- Pwn2Own contest puts $75,000 bounty on VMware Workstation bypass
- White-hat hackers key to securing connected cars
- Roses are red, violets are blue, hand over your cash or I promise we're through
- Heightened security threat could follow Dallas Buyers Club anti-piracy defeat
- Hackers of two Ukrainian utilities probably hit mining and railroad targets, too
software - News, Features, and Slideshows
Apple's iPad needs its own OS to become, as CEO Tim Cook said, "the clearest expression of our vision of the future of personal computing," some analysts said.
Microsoft has created a $43 billion business, a potential Apple-and-OEM-esque company-within-a-company, that could be used to take up the slack if some of its computer-making partners falter.
Toyota has been testing a new automated driving test vehicle called Highway Teammate, with the aim of launching related products by around 2020.
Patch Tuesday, contrary to expectations earlier this year, survived after Microsoft yesterday delivered security updates not only for the legacy editions of Windows, but also for the new Windows 10.
Objective-C may no longer be the stylish language choice for Apple iOS and Mac OS development -- that mantle is being assumed by Swift, <a href="http://www.infoworld.com/article/2929599/application-development/believe-it-or-not-swift-debuted-a-year-ago-today.html">introduced in mid-2014</a>. But proponents of Objective-C don't expect it to go away quietly anytime soon.
HTML5 has been billed as the natural, standards-based successor to proprietary plug-ins such as Adobe's Flash Player for providing rich multimedia services on the Web. But when it comes to security, one of Flash's major weaknesses, HTML5 is no panacea.
After the truly wretched Windows 8 and marginally less wretched Windows 8.1, Windows 10 comes as a breath of fresh air.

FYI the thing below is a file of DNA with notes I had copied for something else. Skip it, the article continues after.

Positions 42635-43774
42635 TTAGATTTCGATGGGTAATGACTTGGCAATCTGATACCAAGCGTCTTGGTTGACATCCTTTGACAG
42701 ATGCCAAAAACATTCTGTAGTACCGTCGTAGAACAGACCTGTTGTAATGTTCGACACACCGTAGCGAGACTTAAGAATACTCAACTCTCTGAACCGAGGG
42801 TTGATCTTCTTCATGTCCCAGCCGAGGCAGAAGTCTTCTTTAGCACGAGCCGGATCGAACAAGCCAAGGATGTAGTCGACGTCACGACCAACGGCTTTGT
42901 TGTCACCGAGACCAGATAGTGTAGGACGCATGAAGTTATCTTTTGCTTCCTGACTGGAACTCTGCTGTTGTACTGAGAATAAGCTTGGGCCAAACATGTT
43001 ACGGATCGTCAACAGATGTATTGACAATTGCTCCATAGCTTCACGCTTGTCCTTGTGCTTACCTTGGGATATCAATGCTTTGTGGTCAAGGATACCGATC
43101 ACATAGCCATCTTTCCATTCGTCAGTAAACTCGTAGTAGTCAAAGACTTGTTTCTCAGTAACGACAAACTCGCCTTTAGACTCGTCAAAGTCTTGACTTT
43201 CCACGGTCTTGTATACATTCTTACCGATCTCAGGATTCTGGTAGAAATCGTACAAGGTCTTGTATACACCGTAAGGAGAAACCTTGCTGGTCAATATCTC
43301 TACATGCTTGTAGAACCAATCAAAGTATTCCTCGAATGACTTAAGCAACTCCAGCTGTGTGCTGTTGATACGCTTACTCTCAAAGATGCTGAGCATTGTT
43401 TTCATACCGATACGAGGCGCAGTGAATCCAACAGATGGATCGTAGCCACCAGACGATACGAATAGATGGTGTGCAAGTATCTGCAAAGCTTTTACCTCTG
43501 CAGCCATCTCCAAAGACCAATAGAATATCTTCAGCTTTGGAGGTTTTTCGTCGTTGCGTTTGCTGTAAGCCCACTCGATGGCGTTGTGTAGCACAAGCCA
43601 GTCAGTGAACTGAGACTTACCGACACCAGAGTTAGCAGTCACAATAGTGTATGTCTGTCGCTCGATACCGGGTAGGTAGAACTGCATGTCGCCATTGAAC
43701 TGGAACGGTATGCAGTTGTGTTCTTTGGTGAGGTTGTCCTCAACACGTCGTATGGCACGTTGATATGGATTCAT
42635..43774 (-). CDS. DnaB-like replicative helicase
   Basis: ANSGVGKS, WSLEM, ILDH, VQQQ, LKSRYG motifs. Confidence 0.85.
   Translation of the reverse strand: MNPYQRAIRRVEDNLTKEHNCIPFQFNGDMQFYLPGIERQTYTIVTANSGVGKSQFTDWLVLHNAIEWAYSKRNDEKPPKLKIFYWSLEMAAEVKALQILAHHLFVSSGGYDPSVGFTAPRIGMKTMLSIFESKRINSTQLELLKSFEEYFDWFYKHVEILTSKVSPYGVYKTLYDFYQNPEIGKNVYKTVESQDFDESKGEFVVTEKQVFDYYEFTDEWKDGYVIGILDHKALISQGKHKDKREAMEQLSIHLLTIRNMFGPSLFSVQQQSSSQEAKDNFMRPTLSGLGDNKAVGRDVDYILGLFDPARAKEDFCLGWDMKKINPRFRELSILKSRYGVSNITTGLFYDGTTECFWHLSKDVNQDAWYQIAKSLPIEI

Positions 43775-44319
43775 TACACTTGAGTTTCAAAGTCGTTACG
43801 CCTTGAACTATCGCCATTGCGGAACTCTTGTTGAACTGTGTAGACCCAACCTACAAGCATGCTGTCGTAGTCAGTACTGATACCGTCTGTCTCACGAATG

Finally, an operating system from Microsoft you can love.
Patch Tuesday is not dead.
By February 2017, Microsoft should have Windows 10 on more than 440 million personal computers, according to a new analysis of user share data and upgrade tempo.
This is a time of temptation for Apple enthusiasts, many of whom are eager to get their hands -- and devices -- on the company's newest software. Between June, when company execs tout the upcoming versions of Apple's desktop and mobile operating systems, and the fall, when the polished, finished versions arrive, Apple users get a chance to serve as beta testers.
The more consumers that Microsoft puts on its Office 365 subscription rolls, the less it makes from each customer, data the company disclosed Tuesday showed.
The security clock is ticking down for Apple's OS X Mountain Lion, which will probably be retired from support this fall before the Cupertino, Calif. company releases El Capitan.
Windows 10 is here - and many users (especially those who have been wrestling with Windows 8) are probably eager to upgrade. But even if you can get it now -- the upgrade will be sent first to <a href="http://www.computerworld.com/article/2944212/microsoft-windows/windows-10-release-date-delayed-itbwcw.html">those who signed up for the Windows Insider beta program</a> and then in "slow waves" to everyone else -- you may want to hold off.
Microsoft last week demonstrated how much of a black box a Windows 10 update may be to the millions of users expected to upgrade to the new operating system.
- Gaming on Linux, Steam machines set to soar with DirectX competitor Vulkan
- Most enterprises plan to boost cloud use this year
- Google didn't abuse its position in Streetmap case, UK court rules
- GitHub apologizes for ignoring community concerns
- New Chromebook won't break with 365-pound person standing on it
- Forrester: Marketers using an average of 5 social channels for marketing
- Innovation challenge results in new customer ordering app prototype for Village Cinemas
- CMO interview: The new digital travel experience
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